03:28 You should wear flip-flops when you walk around the locker room, because that's not the only infection you can pick up, you can also get warts. People have lots of warts on the bottom of their feet and those are caused by viruses, the papilloma viruses. So you can get warts, you can get athlete's foot, please wear flip-flops. You know what those are right? Those plastic things that fit between your feet, you can even take a shower in them, you never have to take them off until you're ready to get dressed and then put a towel on the floor. I know I am giving you too much advice, but really you don’t want to get these infections.

    04:01 Dermatophytoses, you have to have a break in the skin to get these infections. You can get a cut on your arm or hands, even the athlete's foot, usually you have an abrasion on the bottom of your foot which is not hard to get, a little micro abrasions are sufficient, not a cut as shown in this picture. The fungus then spreads through the stratum corneum, stratum coreum does not invade the dermis, very rarely. So these are superficial mycoses, and you get these rings shapes when they are present on your body, and that's because the organism spreads. It grows outward and you have this ring formation, and again, people thought this was a worm so they called it tinea. Dermatophytes can also invade your fingernails or toenails or hair shafts, so that's how you would get these infections, right in the nail of your finger. Most of these can be treated with topical antifungal creams, but if you have one of these dermatophytosis in your fingernails, a topical antifungal will not take care of it. You have to take systemic drugs. You have to take antifungal agents by mouth, and they will spread throughout your body and get into your fingernails or toenails eventually, and this you have to do for three or four months. The very angry lesions that you see, these circular lesions, redness, these are a consequence of our inflammatory reaction to fungal antigen, so that's our immune system reacting to their presence there.

    05:33 The products of the immune system are often effective, but not often pretty and they do cause the redness which is the cardinal feature of these dermatophytosis, and again as I said you can treat most of them with topical antifungal creams and lotions such as tolnaftate, allylamines and azoles. Just go to your local drugstore, there is probably a whole aisle for athlete's foot and other infections such as this.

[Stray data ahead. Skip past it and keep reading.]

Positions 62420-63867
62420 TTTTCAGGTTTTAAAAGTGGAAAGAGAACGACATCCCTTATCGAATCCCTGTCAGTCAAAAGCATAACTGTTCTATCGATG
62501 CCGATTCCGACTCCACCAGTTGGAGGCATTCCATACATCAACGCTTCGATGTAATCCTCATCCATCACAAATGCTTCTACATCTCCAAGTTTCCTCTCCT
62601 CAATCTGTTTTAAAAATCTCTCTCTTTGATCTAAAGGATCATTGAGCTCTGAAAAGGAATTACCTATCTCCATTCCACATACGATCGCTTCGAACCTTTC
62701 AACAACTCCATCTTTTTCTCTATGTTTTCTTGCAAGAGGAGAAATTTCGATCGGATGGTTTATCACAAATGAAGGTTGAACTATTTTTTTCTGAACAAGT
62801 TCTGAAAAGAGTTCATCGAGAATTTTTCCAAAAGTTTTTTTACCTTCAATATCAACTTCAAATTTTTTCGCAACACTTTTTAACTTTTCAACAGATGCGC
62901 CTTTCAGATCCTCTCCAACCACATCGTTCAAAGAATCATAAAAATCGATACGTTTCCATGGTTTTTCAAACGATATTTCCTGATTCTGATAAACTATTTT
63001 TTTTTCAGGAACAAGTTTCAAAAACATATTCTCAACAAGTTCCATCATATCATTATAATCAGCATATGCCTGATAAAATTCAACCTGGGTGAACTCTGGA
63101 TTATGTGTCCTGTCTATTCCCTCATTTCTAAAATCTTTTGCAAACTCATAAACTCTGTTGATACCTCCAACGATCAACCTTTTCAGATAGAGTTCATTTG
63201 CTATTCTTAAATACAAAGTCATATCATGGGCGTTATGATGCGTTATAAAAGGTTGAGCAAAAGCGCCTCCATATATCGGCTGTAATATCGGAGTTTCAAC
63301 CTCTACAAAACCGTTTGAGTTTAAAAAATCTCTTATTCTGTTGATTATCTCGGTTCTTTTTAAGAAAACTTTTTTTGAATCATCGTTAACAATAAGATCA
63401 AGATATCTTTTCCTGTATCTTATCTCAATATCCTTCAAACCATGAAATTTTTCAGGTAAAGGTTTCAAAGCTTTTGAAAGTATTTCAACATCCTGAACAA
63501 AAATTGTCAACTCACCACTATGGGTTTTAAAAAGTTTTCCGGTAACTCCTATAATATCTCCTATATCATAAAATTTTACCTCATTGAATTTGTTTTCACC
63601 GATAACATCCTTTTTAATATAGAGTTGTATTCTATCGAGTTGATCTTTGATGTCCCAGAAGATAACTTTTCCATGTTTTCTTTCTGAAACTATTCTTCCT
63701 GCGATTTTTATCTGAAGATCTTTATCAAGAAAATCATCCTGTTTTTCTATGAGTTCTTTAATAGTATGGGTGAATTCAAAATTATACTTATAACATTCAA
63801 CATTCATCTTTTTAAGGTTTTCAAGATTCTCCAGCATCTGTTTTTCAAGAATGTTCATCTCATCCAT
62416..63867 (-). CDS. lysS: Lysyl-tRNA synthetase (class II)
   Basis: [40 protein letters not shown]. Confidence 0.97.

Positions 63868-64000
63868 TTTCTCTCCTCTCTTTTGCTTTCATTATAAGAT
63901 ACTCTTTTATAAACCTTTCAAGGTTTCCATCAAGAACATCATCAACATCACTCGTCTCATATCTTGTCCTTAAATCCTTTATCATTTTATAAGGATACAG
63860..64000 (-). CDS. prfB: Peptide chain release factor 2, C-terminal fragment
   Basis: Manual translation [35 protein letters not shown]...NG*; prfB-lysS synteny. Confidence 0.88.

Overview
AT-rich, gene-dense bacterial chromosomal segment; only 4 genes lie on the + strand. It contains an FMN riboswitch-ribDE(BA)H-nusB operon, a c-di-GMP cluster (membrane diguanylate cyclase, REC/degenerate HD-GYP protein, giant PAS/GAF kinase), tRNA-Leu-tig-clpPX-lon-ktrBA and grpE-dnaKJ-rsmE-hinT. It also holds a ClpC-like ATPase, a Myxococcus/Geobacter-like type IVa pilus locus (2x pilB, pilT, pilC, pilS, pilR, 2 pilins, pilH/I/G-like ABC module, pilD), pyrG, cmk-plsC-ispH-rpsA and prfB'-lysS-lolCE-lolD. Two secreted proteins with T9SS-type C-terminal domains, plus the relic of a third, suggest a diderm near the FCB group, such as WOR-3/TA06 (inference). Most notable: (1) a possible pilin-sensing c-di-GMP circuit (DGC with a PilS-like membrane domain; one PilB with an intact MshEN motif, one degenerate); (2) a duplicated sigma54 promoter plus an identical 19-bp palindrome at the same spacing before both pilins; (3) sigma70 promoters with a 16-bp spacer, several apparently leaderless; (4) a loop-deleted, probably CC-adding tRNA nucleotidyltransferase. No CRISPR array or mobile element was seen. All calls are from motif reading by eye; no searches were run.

About the Lecture

    The lecture Dermatophytes – Subcutaneous, Cutaneous and Superficial Mycoses by Vincent Racaniello, PhD is from the course Fungi.

    Included Quiz Questions

    1. Tinea capitis
    2. Treponema pallidum
    3. Sporothrix schenckii
    4. Tinea cruris
    5. Ascaris lumbricoides
    1. Microsporum, Trichophyton, Epidermophyton
    2. Microsporum, Blastomyces, Trichophyton
    3. Blastomyces, Trichophyton, Candida albicans
    4. Sporothrix schenckii, Blastomyces, Trichophyton
    5. Trichophyton, Candida albicans, Blastomyces
    1. Switching to systemic antifungal drugs
    2. Changing to antibiotics instead of antifungal drugs
    3. Changing to antiviral instead of antifungal drugs
    4. Increasing the dosage of topical antifungal drugs
    5. Changing to a different topical antifungal drug
    1. Inflammatory response to fungal antigens
    2. Destruction of blood vessels
    3. Release of excessive epinephrine, which constricts peripheral blood vessels
    4. Release of aldosterone, which increases blood pressure
    5. Release of erythropoietin, which increases RBC production

    Author of lecture Dermatophytes – Subcutaneous, Cutaneous and Superficial Mycoses

     Vincent Racaniello, PhD

    Vincent Racaniello, PhD